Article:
amount of Rs 1.25. They said that this gift siders' and formal situations. Often, the
the inside/outside division involves a is from their side... This is a time-honoured community-forming rituals of enclosure are
metaplh.rical use of space for'the purpose
practice among cloth merchants in the themselves replicated in the bazaar.
of mak'ig boundaries, however, transient hats.3' Shopkeepers will use their own rituals for
these boundaries may be. Actual spatial ar- That 'familiarity' reduces 'risks' in marking the area of the shop as enclosed
rangements may embody this division but economic transactions, is obvious. What I space. Some of these strongly resemble
the cultural practices productive of 'boun- want to highlight is the way kinship housekeeping activities: worshipping of a
daries markers' cannot be reduced to the categories are used in the bazaar in this deity (Ganesh rather than Lakshmi since
question of how physical space is used in making-familiar of the strange, in this pro- Ganesh is the lord .who removes obstacles),
particular circumstances. cess of taming, as it were, the potentially sweeping with a broomstick the area of the
Structurally speaking, in my terms then, malevotent 'outsider' 'Most commonly men stteet immediately adjacent to the front of
the bazaar or the 'outside' is a place where of the bazaar, are 'dada' and 'bhai' to each the shop.39 The more peqmanent traders in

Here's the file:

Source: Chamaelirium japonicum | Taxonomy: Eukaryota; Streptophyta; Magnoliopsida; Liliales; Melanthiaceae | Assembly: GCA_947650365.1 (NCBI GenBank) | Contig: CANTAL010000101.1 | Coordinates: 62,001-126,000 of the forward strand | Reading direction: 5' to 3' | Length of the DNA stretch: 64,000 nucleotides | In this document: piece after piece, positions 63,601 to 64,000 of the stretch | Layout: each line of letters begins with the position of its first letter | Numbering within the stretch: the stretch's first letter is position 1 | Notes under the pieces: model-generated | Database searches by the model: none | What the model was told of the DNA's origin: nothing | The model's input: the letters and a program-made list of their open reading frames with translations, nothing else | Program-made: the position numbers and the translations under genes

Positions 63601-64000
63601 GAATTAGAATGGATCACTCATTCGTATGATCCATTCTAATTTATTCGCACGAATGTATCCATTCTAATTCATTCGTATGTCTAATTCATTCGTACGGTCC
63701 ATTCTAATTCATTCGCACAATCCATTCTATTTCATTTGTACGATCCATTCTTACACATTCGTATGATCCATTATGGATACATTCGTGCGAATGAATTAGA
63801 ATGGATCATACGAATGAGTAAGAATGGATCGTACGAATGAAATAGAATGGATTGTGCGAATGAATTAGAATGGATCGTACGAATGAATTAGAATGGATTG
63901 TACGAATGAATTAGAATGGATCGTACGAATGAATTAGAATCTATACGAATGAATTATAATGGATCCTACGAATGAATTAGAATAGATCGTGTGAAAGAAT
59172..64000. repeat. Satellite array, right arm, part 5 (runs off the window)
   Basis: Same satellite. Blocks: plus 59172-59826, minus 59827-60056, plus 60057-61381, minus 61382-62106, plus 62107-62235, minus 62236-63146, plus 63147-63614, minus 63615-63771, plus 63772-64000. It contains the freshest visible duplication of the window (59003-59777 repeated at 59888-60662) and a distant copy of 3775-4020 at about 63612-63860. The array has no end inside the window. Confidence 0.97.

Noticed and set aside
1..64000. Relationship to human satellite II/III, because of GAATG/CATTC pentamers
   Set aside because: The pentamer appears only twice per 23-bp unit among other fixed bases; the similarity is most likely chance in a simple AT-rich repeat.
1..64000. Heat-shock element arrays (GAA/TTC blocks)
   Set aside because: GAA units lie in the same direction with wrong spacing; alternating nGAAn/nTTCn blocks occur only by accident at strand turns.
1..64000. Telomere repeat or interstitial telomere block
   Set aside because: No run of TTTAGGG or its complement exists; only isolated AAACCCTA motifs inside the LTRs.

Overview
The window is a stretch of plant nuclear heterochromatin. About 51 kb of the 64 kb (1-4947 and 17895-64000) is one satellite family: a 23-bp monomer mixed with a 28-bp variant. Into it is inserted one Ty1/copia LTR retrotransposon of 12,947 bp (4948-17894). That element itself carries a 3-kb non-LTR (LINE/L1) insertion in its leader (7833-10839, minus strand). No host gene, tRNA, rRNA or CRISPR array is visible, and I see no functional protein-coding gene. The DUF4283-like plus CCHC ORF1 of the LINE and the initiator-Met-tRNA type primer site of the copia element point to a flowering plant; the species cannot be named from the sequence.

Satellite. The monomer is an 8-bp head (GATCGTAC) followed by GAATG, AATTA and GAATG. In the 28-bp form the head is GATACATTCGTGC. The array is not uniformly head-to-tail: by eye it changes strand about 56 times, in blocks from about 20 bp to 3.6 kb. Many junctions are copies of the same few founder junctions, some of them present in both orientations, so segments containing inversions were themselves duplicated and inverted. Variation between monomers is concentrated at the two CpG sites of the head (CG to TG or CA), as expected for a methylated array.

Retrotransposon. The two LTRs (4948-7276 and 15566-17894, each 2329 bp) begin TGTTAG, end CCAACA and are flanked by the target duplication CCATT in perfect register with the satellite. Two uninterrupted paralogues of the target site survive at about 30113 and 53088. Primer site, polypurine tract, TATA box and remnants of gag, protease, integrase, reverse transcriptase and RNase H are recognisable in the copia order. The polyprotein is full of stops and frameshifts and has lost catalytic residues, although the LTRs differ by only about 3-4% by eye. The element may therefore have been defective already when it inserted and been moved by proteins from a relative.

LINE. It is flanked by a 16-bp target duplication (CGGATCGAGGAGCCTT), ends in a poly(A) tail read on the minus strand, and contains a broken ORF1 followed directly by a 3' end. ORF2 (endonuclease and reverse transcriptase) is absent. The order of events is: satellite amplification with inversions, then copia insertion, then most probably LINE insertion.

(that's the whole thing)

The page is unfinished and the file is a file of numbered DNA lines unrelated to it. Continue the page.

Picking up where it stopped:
one comes across and deals with strangers. other', writes Ostor. 'In the bazaar bhai a particular bazaar could even develop a
And if 'strangers', as we have argued, are (literally brother,dada = older brother] sense ex-' of their own community and patronise
always suspect and potentially dangerous, it presses a continuing relationship and enjoins a single bazaar temple.0 Speech and face-
is only logical that the themes of familiarity/ a code of conduct'32 Alexander reports a to-face interactions, as we have seen, have
unfamiliarity and trust/mistrust should play similar practice from her pasar in Java: 'Kin- to do with overcoming the nlistrust of the
themselves out in many different aspects of ship terms are the most common mode of outsider in a space where transactions are
the bazaar. All 'economic' transactions address and usage is governed by age. contingent on trust. The inside/outside
here-bargaining, lending and borrowing, dichotomy, therefore, is a matter of constant
'Bakul' [seller] addresses most male adults
buying and selling-are marked. by these as 'pak' (lit father) and females as 'bu' (lit performance in the,xchanges of the bazaar.
themes. The cultural material uncovered in mother), young women as 'mbak' or 'yu' (lit The duality of 4his space is inescapable.